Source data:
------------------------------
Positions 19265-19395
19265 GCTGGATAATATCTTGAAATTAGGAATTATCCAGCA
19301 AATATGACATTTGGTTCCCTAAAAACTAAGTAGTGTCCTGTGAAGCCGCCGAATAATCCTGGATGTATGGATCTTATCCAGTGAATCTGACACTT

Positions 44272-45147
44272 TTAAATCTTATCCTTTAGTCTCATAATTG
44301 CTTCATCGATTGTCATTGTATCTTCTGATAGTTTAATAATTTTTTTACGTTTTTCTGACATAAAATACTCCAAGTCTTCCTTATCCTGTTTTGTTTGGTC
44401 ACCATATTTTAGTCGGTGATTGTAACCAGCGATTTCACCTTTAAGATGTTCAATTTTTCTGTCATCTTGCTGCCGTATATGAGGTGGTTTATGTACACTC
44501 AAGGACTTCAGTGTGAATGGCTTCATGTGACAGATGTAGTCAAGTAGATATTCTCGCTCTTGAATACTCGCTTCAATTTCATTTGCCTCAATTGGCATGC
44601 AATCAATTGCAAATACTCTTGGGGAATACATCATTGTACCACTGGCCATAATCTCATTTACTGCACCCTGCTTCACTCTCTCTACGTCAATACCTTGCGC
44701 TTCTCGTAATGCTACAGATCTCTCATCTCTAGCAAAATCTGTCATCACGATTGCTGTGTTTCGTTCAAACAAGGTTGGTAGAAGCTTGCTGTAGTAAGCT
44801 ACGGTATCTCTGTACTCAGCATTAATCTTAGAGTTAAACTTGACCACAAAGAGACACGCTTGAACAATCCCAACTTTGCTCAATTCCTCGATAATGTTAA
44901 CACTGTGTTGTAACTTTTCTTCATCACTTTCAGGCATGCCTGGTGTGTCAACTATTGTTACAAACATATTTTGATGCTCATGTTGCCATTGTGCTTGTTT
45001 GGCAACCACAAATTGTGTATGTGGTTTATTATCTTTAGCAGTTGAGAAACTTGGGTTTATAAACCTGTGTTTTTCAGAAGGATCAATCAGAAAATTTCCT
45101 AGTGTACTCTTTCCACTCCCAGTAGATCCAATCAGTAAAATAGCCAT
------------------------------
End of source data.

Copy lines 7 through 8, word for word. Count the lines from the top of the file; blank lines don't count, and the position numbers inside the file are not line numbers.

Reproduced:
44401 ACCATATTTTAGTCGGTGATTGTAACCAGCGATTTCACCTTTAAGATGTTCAATTTTTCTGTCATCTTGCTGCCGTATATGAGGTGGTTTATGTACACTC
44501 AAGGACTTCAGTGTGAATGGCTTCATGTGACAGATGTAGTCAAGTAGATATTCTCGCTCTTGAATACTCGCTTCAATTTCATTTGCCTCAATTGGCATGC